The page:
2 CFR § 200.436 - Depreciation.
(a) Depreciation is the method for allocating the cost of fixed assets to periods benefitting from asset use. The non-Federal entity may be compensated for the use of its buildings, capital improvements, equipment, and software projects capitalized in accordance with GAAP, provided that they are used, needed in the non-Federal entity's activities, and properly allocated to Federal awards. Such compensation must be made by computing depreciation.
(b) The allocation for depreciation must be made in accordance with Appendices III through IX.
(c) Depreciation is computed applying the following rules. The computation of depreciation must be based on the acquisition cost of the assets involved. For an asset donated to the non-Federal entity by a third party, its fair market value at the time of the donation must be considered as the acquisition cost. Such assets may be depreciated or claimed as matching but not both. For the computation of depreciation, the acquisition cost will exclude:
(1) The cost of land;
(2) Any portion of the cost of buildings and equipment borne by or donated by the Federal Government, irrespective of where title was originally vested or where it is presently located;
(4) Any asset acquired solely for the performance of a non-Federal award; and
(d) When computing depreciation charges, the following must be observed:
(1) The period of useful service or useful life established in each case for usable capital assets must take into consideration such factors as type of construction, nature of the equipment, technological developments in the particular area, historical data, and the renewal and replacement policies followed for the individual items or classes of assets involved.
(2) The depreciation method used to charge the cost of an asset (or group of assets) to accounting periods must reflect the pattern of consumption of the asset during its useful life. In the absence of clear evidence indicating that the expected consumption of the asset will be significantly greater in the early portions than in the later portions of its useful life, the straight-line method must be presumed to be the appropriate method. Depreciation methods once used may not be changed unless approved in advance by the cognizant agency. The depreciation methods used to calculate the depreciation amounts for indirect (F&A) rate purposes must be the same methods used by the non-Federal entity for its financial statements.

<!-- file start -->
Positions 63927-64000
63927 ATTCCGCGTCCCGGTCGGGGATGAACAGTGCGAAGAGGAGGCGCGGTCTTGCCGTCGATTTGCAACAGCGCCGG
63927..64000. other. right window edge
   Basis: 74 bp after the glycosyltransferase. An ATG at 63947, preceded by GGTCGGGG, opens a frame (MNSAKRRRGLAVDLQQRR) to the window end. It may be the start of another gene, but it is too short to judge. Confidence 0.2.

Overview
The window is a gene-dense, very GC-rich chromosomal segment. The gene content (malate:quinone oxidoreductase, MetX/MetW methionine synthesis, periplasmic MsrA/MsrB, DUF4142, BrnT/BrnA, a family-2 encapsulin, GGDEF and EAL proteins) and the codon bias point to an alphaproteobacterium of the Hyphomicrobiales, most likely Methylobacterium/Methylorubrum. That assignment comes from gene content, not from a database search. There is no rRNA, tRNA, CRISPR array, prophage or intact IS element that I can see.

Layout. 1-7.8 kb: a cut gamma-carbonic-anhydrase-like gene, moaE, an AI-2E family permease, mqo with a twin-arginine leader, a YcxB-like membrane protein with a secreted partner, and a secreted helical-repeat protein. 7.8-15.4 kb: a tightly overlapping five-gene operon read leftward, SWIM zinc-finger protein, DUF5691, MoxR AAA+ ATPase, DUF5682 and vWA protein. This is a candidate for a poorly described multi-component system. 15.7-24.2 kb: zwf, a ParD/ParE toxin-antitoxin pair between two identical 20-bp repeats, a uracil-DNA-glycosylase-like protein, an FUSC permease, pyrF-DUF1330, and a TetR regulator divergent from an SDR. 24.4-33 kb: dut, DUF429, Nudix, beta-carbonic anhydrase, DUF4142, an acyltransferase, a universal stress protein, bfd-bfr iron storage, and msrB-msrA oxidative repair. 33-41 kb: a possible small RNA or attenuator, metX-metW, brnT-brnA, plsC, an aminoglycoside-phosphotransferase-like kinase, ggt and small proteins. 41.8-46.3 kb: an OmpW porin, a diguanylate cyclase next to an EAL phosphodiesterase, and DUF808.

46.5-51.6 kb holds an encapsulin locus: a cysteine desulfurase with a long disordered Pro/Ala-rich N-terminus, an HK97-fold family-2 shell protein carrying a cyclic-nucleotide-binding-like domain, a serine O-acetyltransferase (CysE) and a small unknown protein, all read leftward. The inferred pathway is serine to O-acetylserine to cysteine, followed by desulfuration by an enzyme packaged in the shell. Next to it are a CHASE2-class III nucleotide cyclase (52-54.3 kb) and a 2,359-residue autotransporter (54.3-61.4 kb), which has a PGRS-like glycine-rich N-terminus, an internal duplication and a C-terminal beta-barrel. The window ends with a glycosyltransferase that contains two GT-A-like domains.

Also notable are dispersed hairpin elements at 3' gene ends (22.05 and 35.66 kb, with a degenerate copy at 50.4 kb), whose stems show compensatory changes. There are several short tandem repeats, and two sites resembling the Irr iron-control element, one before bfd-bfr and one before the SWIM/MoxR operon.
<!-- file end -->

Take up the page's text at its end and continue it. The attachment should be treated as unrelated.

(3) The entire building, including the shell and all components, may be treated as a single asset and depreciated over a single useful life. A building may also be divided into multiple components. Each component item may then be depreciated over its estimated useful life. The building components must be grouped into three general components of a building: building shell (including construction and design costs), building services systems (e.g., elevators, HVAC, plumbing system and heating and air-conditioning system) and fixed equipment (e.g., sterilizers, casework, fume hoods, cold rooms and glassware/washers). In exceptional cases, a cognizant agency may authorize a non-Federal entity to use more than these three groupings. When a non-Federal entity elects to depreciate its buildings by its components, the same depreciation methods must be used for indirect (F&A) purposes and financial statements purposes, as described in paragraphs (d)(1) and (2) of this section.
(4) No depreciation may be allowed on any assets that have outlived their depreciable lives.
(5) Where the depreciation method is introduced to replace the use allowance method, depreciation must be computed as if the asset had been depreciated over its entire life (i.e., from the date the asset was acquired and ready for use to the date of disposal or withdrawal from service). The total amount of use allowance and depreciation for an asset (including imputed depreciation applicable to periods prior to the conversion from the use allowance method as well as depreciation after the conversion) may not exceed the total acquisition cost of the asset.
(e) Charges for depreciation must be supported by adequate property records, and physical inventories must be taken at least once every two years to ensure that the assets exist and are usable, used, and needed. Statistical sampling techniques may be used in taking these inventories. In addition, adequate depreciation records showing the amount of depreciation must be maintained.